Catholic Encyclopedia – Saint Bercharius

Saint BerchariusArticle

(BERERUS).

Abbot of Hautvillers in Champagne, born 636; died 28 March, 696. Descended from a distinguished Aquitanian family, he received his instruction from Saint Nivard (Nivo), Archbishop of Reims, under whose charge he advanced rapidly in virtue and learning. Believing himself called to the sacred ministry, he entered the monastery of Luxeuil under Saint Walbert, and by his humble and faithful performance of duty soon excelled his fellow-novices. Upon his return to Reims he induced Saint Nivard to erect the cloister of Hautvillers, of which Bercharius himself became the first abbot. Wholly given up to prayer and meditation he also instructed his brethren to lead a contemplative life. Ever zealous for the propagation of the Faith, he founded two cloisters in the Diocese of Châlons-sur-Marne, the one (Puisye or Moutier-en-Der) for men, the other (Pellmoutier, Puellarum Monasterium) for women. These institutions he enriched by donations of valuable relics, procured on a journey to Rome and the Holy Land.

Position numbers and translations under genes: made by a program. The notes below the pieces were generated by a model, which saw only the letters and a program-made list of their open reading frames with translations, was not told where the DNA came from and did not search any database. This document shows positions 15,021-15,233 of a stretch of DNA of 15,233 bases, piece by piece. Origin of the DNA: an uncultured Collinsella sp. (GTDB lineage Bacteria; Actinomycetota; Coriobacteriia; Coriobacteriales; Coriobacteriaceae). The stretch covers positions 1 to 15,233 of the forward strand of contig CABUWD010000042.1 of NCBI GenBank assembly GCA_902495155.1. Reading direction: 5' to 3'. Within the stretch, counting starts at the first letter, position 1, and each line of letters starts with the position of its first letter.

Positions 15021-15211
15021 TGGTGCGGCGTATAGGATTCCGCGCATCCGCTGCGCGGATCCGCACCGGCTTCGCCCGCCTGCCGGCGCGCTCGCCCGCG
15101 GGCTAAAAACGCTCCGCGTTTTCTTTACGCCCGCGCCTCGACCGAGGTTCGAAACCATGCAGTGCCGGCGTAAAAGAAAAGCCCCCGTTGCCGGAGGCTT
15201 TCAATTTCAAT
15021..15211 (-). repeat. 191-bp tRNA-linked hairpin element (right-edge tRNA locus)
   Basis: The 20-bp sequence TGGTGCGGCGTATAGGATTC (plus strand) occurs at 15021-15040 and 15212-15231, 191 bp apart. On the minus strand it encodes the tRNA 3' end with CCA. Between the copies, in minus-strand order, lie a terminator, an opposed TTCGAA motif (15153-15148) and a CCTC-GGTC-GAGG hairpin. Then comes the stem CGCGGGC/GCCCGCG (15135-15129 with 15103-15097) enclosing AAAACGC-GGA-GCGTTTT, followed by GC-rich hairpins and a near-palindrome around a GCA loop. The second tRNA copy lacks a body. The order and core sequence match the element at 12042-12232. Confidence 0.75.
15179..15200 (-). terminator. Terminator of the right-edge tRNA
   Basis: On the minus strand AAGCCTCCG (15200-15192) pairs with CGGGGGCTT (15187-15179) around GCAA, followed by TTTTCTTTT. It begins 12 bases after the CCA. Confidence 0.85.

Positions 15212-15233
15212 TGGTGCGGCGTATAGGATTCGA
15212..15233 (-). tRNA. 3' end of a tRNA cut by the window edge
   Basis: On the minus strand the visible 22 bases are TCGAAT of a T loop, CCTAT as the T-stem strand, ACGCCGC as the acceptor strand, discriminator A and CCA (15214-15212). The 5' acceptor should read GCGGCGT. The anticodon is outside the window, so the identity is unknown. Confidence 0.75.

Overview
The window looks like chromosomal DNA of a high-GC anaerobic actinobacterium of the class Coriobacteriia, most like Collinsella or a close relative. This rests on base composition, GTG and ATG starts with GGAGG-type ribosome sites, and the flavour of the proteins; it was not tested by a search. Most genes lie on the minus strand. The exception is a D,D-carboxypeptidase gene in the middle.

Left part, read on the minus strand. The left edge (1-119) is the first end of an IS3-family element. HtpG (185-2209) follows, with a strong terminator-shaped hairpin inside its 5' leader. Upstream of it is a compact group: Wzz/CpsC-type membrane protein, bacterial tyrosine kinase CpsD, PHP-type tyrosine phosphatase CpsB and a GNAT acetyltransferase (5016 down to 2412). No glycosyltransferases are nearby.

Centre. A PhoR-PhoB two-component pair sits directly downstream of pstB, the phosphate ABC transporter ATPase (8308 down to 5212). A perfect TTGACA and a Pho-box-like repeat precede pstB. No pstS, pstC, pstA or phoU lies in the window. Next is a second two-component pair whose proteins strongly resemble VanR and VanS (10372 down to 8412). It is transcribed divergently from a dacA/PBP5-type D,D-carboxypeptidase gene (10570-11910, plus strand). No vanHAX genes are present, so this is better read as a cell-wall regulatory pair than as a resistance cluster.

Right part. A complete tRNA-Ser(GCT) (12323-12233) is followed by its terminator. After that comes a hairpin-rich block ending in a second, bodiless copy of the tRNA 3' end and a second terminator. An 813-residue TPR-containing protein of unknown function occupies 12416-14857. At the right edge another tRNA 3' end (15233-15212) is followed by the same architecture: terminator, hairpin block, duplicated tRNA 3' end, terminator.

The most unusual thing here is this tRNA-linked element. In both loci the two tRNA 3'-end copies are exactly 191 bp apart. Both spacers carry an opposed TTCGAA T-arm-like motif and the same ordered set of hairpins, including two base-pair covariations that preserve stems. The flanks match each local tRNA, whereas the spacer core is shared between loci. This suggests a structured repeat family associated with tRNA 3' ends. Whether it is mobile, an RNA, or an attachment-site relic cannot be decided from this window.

The monk Daguin, provoked by a reprimand from Bercharius, stabbed him during the night. No word of complaint or censure did he utter when the murderer was led before him; but he gloried in exhorting the transgressor to penance and in requesting him to make a pilgrimage to Rome to obtain pardon and absolution. Daguin left the monastery never to return. After two days of severe suffering, the saint succumbed to his wound, a martyr not for the Faith, indeed, but for charity and justice. His remains were preserved at Moutier-en-Der until the suppression of religious orders at the close of the eighteenth century. The commemoration of his name occurs in the martyrology on the 16th of October.

MLA Citation

  • Barnabas Dieringer. “Saint Bercharius”. Catholic Encyclopedia, 1913. CatholicSaints.Info. 25 March 2013. Web. 21 November 2018. <>